How do you get rid of a cold in a cat’s eye?

Poor little puss — she’s got teary eyes. No, she’s not crying but she may have a cold or mild eye infection. Fortunately, many times, you can take care of herself with some natural remedy ingredients found in your own cabinets. Mix the right ingredient with water and you can give your kitty a soothing eyewash, Other natural remedy options for cold in a cat’s include making tea to use as an eye wipe. Chamomile tea, eyebright tea, rooibos tea, and green tea can all be.

Runny Eyes
Conjunctivitis, an inflammation of the membrane covering the eyelids and eyeball, is a common eye problem in cats. A runny discharge is a common sign of conjunctivitis. Typically caused by viruses or bacteria, other symptoms of conjunctivitis include red-eye and pawing at the eye because it’s itchy and uncomfortable for the cat.

Eyewashes from Home
If it looks like your cat’s got a mild case of conjunctivitis, you can try clearing up your cat’s eyes at home. A dilute solution of ophthalmic-use boric acid makes an effective eye cleaner. If you don’t have the ingredients on hand, 1/2 teaspoon of salt dissolved into 1/2 cup of warm water will make an effective eyewash; apply a bit to a cotton ball to wipe your cat’s eyes.

Tea Relief
Other natural remedy options for cat eye colds include making tea to use as an eye wipe. Chamomile tea, eyebright tea, rooibos tea, and green tea can all be brewed to be used as eye drops for an eye infection. Put two to three drops in the affected eye up to three times in a day or place the cooled teabag against her eye several times during the day. Ready-made natural remedies are commercially available if you don’t want to mix your own eye-healing concoctions. Resist the urge to use your own medication from your medicine chest; cats should never take human medication unless they’re under veterinary supervision.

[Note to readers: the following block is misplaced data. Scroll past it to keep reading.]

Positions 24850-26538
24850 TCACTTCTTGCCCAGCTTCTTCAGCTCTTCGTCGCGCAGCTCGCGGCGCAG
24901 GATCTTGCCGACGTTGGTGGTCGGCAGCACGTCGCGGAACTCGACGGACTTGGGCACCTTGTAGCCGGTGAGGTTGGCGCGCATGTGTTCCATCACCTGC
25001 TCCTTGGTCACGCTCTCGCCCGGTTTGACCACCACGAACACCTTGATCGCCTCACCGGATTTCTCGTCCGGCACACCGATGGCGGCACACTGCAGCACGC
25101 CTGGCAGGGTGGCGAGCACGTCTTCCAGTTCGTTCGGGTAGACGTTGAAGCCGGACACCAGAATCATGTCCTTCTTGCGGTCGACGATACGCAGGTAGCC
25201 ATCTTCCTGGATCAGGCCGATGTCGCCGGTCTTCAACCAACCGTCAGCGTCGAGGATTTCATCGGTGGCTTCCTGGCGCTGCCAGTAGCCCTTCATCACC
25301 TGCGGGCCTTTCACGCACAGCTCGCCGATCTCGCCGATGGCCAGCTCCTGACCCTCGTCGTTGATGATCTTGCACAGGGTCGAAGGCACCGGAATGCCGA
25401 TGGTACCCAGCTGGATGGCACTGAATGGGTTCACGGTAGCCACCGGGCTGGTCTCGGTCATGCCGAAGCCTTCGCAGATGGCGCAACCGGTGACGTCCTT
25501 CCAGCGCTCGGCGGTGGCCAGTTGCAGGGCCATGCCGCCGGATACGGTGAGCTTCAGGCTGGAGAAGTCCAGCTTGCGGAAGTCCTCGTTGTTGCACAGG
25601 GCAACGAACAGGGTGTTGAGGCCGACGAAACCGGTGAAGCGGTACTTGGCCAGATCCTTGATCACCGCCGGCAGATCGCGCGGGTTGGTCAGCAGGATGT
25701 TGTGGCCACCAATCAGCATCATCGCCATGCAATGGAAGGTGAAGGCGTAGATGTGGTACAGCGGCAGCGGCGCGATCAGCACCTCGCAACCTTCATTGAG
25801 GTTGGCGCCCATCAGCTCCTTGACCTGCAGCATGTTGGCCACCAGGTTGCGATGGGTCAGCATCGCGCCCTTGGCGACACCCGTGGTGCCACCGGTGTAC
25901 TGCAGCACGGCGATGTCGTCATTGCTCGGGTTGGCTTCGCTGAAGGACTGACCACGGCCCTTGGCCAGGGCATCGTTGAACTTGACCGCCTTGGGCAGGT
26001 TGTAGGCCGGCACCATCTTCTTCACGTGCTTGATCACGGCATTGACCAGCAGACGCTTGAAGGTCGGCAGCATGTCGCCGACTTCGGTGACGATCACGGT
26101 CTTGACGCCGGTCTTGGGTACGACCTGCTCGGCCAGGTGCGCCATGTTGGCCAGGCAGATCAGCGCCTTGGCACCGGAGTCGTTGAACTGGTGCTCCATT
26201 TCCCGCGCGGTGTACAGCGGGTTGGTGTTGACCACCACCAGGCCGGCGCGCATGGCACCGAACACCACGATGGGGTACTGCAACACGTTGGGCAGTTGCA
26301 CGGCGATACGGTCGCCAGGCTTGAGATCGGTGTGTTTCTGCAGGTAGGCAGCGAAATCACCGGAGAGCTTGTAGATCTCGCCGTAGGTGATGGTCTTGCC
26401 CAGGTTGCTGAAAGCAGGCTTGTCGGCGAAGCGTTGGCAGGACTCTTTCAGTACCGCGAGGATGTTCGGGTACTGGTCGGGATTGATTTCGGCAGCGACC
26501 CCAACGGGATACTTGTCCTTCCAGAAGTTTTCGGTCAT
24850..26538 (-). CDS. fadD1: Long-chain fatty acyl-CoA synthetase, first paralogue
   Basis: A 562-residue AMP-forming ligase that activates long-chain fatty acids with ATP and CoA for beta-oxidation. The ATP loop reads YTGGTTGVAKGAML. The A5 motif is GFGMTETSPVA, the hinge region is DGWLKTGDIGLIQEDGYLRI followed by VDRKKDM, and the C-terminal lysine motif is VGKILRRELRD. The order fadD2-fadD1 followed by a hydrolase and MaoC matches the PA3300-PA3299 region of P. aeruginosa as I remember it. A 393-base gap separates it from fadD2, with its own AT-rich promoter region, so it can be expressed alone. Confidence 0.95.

Visiting the Vet
Whatever remedy you decide on, give it 24 hours to improve your cat’s eye. If her symptoms don’t improve, or they get worse, she should go to the vet. Signs of a deteriorating condition include mucus or pus present in the discharge, indicating a secondary bacterial infection. Though it’s a common ailment in cats, left untreated, conjunctivitis can lead to other more serious vision problems, including blindness. Your vet will determine what’s causing her eye problems, and likely will prescribe eye irrigations and topical antibiotics or antibiotic eyedrops. Oral antibiotics may be necessary as well.

Cold Care
If your cat’s cold affects her appetite, try to keep her interested in food by warming some canned food. Chances are, if her eyes are runny, she may not be smelling things as she normally would, making her reluctant to eat. Sometimes a whiff of dinner is all she needs to remind her of what she’s missing. If she still resists eating after a day or two, call your vet; adequate nutrition and calorie intake are critical to her good health.

Do cat colds go away on their own?
Said Dr. Hanen Abdel Rahman “Clinical signs from viruses often go away on their own in a week and don’t require treatment,” she said. “Not every cat needs antibiotics, and we’re starting to see cats with antibiotic-resistant infections. … Both herpes and caliciviruses cause common cold symptoms like runny noses and sneezing.